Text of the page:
Over the span of a few days I’ve found myself in a peculiar spot after playing Studio MDHR’s recently released indie game Cuphead. In the past few days, I’ve also found myself coasting through a storm of emotions, but not because of any form of mental illness or the likes.
Instead I find myself moving between them rapidly due to Cuphead‘s ever-so-increasingly difficult scenarios. But let me tell you how my adventure started with this peculiar little indie game that has taken the world by storm, starting with the moment my download hit 100% and ready to play.
As the game booted up, I was greeted by a game that appeared to reflect something from the 1930’s era. A game that would capture my attention quite easily, but would quickly begin to frustrate me while moving through its rather difficult beginning seconds.
Within an hour, I learned two things. One, I apparently suck at this game, but not because I suck at platformers.
Instead, I suck at it because the game is that infuriatingly hard. It’s a game that has nearly sent this chubby grown man into a fit of rage that would have made Hades in Disney’s Hercules look like a chump to begin with. After nearly three hours, my forehead was coated in a thin sheen of sweat, while my eyes began to grow blood shot from the tears falling from them. After another hour, I finally stared vacantly upon my controller as the words “YOU DIED” sprawled across the screen like some insulting piece of literature.
To be blunt – this is the hardest damned game I’ve ever played. I’m sure not even Contra IV could compare to difficulties such as this. After a few hours, I’ve read through article after article about its difficulty. Reviewers stating that the game would be “tough, but fair” and rather “enjoyable thanks to its difficulty.Truth is? There was nothing enjoyable about the game’s ever-growing difficulty. Instead, I found myself appalled by the “insults” given to me as I died time after time.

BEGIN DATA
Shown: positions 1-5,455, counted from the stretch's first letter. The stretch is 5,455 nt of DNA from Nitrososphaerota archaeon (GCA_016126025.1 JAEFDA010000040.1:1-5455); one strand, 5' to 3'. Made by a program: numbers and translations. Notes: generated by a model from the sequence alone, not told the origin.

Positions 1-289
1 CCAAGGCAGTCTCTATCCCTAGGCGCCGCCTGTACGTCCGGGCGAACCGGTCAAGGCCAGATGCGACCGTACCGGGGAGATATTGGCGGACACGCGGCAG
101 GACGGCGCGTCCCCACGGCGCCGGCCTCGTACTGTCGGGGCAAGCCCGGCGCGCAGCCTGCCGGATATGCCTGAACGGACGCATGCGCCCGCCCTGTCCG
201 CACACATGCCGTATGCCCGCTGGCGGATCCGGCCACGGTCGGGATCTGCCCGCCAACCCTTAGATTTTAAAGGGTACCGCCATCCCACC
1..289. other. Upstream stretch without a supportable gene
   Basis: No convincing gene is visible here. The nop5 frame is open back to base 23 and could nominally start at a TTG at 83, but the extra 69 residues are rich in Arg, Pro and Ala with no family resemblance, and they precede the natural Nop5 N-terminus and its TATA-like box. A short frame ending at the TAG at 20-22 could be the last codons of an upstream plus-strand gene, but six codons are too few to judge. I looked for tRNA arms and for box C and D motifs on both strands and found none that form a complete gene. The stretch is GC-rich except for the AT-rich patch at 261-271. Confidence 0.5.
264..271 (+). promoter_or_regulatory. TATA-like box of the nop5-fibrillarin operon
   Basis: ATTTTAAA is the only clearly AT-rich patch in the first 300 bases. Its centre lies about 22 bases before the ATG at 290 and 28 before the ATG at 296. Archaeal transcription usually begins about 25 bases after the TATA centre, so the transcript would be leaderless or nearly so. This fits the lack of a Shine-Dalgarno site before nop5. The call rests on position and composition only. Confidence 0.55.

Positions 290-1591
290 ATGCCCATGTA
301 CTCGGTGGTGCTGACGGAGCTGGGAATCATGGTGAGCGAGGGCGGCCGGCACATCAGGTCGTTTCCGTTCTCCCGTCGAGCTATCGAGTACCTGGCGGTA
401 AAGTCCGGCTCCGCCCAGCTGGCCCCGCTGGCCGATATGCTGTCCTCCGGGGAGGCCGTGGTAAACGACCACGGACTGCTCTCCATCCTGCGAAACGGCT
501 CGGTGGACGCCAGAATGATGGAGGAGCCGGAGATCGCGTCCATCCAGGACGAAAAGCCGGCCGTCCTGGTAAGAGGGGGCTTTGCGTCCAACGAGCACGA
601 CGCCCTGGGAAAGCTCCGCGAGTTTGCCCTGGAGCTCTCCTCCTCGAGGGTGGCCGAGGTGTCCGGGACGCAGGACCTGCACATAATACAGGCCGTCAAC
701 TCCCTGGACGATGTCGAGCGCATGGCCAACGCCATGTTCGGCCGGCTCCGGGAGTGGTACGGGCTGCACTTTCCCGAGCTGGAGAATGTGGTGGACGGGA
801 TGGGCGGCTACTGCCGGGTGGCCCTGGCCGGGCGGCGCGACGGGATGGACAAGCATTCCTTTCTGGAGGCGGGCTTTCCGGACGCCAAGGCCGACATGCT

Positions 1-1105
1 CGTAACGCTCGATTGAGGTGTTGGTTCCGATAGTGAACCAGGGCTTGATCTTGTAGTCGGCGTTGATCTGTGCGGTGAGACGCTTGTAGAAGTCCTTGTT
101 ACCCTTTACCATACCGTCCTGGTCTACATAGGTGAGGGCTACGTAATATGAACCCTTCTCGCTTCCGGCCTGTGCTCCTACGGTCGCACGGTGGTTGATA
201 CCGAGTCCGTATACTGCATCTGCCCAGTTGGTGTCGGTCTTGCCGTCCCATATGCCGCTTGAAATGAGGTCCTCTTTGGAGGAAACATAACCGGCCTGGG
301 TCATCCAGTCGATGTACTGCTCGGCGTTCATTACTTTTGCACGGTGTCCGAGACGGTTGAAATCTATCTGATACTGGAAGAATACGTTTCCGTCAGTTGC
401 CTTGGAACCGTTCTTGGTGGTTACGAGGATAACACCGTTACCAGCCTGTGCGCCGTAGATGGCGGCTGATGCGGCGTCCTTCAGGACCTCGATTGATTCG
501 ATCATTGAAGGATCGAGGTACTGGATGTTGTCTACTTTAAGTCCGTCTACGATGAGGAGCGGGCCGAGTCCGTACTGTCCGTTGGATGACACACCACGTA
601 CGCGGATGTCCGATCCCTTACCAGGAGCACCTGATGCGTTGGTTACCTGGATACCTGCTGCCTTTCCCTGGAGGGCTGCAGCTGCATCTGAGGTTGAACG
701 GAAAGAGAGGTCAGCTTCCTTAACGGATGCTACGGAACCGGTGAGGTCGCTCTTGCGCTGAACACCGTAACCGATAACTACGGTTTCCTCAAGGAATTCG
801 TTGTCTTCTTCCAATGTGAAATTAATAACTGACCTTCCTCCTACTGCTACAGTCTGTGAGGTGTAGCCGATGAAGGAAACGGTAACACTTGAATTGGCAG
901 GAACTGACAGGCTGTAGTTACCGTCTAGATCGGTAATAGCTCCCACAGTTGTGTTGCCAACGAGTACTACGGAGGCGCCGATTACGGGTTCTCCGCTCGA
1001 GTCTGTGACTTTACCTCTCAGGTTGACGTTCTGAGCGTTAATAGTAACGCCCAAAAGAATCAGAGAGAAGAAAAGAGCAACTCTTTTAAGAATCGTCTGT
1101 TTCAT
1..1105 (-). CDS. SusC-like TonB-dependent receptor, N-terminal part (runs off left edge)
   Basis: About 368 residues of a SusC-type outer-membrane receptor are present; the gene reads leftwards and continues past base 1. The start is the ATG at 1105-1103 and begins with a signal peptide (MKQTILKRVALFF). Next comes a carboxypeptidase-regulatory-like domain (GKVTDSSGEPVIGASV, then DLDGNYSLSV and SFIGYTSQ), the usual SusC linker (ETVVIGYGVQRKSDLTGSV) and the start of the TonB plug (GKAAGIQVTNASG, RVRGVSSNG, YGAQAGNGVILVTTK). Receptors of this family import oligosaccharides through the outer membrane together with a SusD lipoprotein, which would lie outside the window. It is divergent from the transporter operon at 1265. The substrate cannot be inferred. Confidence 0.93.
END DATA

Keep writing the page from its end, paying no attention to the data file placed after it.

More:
How did these reviewers even find the game “tough, but fair?” Is dying a few dozen times tough, but fair? How has their review equipment even managed to stay alive due to a game that was designed to absolutely beat the mortal out of those that play it? I envy these journalists that have managed to eat their way through it. As a journalist, a critic, and a video game enthusiast, I find this game to be excruciatingly hard. So much so that my Elite Controller had almost met my wall a time or four.
At one point, my father poked his head into the room where I was playing on the computer, his words chosen were “Lets get some lunch.” At that point, I’m sure he had noticed the fit of rage I was about to enter. My eyes after all were filled to the brim with tears as my emotions wore thin due to intense moments of combat. But honestly, this doesn’t make Cuphead a bad game at all. It feels a rather needed gap for difficult titles. A gap that titles such as Contra and Altered Beast left when newer titles hit the market.
Even now I sit here, staring at my computer screen, discussing the game with my pals on Discord. I haven’t been able to get that rage inducing title out of my head. Even on Facebook I’ve spent my time venting to one of my colleagues while poofs of steam puff from my ears. At this point, I want to prove that us journalists don’t suck at games, because we don’t. We are given tight deadlines that we must meet. We are given windows where we must have our reviews turned in at a timely manner.